If I told you there was a magic wand you could wave that would cut the number of meetings you have to attend in half, and make the remaining meetings twice as productive, would you want to use it? I’m betting you would, since most of my clients share a real frustration with the way meetings clog their calendars. Last week one of them, a CIO, lamented, “I can’t even start working on what I have to do until after dinner, because my days are just spent going from one meeting to the next!”
To understand the problem we need a graphic illustration of a basic truth that I will call here The Golden Ratio of Good Meetings:
To advance any project, the time spent working in between meetings is twice as important as the time spent in the actual meeting itself.
Notice how in the illustration below, the size of the meetings icon is relatively small, and the work done in between meetings is quite a bit larger.
First, the problem
What we have instead of the ideal illustrated above, is exactly the reverse. The time spent in meetings is larger – absorbing more and more of our time – and this crowds out the time spent working on the project in between meetings. This can become a vicious downward spiral – as the meetings become less productive, we conclude that we need to hold more of them to maintain the project momentum, and we squeeze out the time in between the meetings even more. Alas, this leads to less and less productive meetings. Eventually, people get discouraged and wonder why the project doesn’t seem to be going anywhere …?
Think of the work done in between the meetings as ‘nutrition’ that feeds a productive meeting cycle. When the nutrition time evaporates, our meetings grow weak and anemic.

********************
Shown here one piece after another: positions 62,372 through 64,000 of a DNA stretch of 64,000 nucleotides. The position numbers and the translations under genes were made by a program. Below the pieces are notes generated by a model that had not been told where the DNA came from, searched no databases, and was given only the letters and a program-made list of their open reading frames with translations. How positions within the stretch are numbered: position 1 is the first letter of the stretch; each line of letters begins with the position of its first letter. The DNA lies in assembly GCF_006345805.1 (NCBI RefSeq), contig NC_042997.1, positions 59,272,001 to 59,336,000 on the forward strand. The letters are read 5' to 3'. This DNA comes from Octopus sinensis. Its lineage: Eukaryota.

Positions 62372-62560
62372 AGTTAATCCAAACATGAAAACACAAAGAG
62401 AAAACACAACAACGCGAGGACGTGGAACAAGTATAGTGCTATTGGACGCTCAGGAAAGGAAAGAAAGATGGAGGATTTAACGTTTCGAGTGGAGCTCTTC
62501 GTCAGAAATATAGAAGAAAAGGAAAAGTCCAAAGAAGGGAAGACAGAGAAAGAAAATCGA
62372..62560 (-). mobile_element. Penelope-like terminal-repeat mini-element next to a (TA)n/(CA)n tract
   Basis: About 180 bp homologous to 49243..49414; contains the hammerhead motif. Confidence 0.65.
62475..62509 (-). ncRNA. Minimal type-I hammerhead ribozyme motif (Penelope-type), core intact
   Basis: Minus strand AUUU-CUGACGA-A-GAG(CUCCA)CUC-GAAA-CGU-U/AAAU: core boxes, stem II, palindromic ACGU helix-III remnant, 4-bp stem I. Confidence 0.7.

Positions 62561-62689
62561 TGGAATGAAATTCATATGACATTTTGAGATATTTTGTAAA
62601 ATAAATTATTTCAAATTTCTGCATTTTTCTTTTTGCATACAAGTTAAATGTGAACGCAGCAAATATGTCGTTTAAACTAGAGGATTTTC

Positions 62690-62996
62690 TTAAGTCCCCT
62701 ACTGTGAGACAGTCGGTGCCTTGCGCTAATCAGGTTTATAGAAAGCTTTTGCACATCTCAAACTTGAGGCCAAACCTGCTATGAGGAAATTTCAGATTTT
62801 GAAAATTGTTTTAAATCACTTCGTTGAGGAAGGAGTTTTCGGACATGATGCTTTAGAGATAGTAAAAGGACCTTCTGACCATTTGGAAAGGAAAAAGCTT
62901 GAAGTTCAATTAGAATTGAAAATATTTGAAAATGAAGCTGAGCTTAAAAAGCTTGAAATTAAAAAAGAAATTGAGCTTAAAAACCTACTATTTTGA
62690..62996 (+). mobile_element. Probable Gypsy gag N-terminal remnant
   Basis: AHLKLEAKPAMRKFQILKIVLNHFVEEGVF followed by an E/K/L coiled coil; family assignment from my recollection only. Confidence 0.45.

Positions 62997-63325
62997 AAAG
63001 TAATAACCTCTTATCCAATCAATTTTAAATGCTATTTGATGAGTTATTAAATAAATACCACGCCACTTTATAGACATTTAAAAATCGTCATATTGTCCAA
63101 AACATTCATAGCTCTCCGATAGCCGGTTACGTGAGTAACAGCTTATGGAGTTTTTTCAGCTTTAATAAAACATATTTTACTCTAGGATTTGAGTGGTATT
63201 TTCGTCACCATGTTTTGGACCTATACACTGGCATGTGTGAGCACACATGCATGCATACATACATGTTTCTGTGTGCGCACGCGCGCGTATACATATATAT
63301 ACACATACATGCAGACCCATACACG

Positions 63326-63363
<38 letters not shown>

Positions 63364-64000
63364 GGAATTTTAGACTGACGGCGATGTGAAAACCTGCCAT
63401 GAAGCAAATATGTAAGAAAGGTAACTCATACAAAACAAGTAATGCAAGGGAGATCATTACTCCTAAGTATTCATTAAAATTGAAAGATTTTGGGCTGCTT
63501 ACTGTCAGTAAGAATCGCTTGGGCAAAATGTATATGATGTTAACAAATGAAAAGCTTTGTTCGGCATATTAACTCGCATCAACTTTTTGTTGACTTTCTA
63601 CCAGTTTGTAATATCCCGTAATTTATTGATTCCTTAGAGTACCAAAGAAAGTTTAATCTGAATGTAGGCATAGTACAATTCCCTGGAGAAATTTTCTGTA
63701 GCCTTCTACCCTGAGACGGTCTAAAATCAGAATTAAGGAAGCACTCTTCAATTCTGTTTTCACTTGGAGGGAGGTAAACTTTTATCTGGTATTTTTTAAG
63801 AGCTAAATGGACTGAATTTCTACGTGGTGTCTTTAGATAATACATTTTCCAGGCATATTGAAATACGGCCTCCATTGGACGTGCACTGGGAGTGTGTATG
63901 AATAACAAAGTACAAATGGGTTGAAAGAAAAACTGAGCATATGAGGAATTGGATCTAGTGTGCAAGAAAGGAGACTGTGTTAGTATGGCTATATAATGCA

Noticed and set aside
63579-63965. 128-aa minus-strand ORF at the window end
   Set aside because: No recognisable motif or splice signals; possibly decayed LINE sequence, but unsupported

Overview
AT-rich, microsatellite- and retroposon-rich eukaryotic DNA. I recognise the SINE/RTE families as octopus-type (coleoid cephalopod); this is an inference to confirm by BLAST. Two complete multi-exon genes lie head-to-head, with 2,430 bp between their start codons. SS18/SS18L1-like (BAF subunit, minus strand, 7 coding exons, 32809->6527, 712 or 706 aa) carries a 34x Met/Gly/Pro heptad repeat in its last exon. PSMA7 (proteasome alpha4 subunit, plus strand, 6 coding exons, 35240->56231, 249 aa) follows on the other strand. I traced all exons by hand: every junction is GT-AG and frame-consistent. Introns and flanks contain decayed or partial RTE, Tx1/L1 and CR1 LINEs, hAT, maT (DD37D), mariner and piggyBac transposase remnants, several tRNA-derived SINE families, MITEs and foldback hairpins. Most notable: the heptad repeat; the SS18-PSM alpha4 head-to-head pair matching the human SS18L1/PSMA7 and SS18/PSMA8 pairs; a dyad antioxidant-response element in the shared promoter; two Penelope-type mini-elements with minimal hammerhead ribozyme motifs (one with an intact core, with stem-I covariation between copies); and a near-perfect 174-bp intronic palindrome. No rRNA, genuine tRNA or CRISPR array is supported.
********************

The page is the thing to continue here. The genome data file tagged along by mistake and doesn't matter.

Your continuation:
Okay, now the solution1. First, define the role of the group.
This is an essential first step to strengthening any kind of accountability. Is the group developing a recommendation? Offering advice and counsel? Receiving information? Or making a decision about something? It is possible – even likely – that the role of the group will shift with every item on its agenda. Whatever the group’s role is, make it clear to everyone.2. Think about what kind of preparation work members of the group need to do, in order to perform their role well.
Chances are, if the group is doing anything more than receiving information, people will need to come prepared to the meeting to do good work there. If you suspect that people haven’t had the time to come up to speed, reserve part of the beginning of the meeting as a “study hall” where people can read and absorb what’s important for the conversation.3. Be rigorous about keeping track of Next Steps.
Unproductive meetings often involve lots of conversation, but no clear path forward. As you facilitate or lead a meeting, make sure that you or someone else is winnowing all the discussion down into a concrete set of action steps.4. Assign accountability for each Next Step, and set a deadline.
A Next Step without an “owner” is not very likely to get done. The same problem exits for Next Steps with too many owners. Take the time to negotiate accountability for the follow up right then and there in the meeting, and make sure that someone writes it down. Then, when the group convenes again, make sure that person is written down on the agenda as the “owner” of that piece of the work.
These simple ideas will enhance accountability tremendously, and that in turn will enhance the effectiveness of your meetings. If you’re lucky, before long people will be asking you to cancel some of the project meetings so they can focus on the work they’ve committed to do in between – and you will have accelerated your project’s momentum with fewer meetings.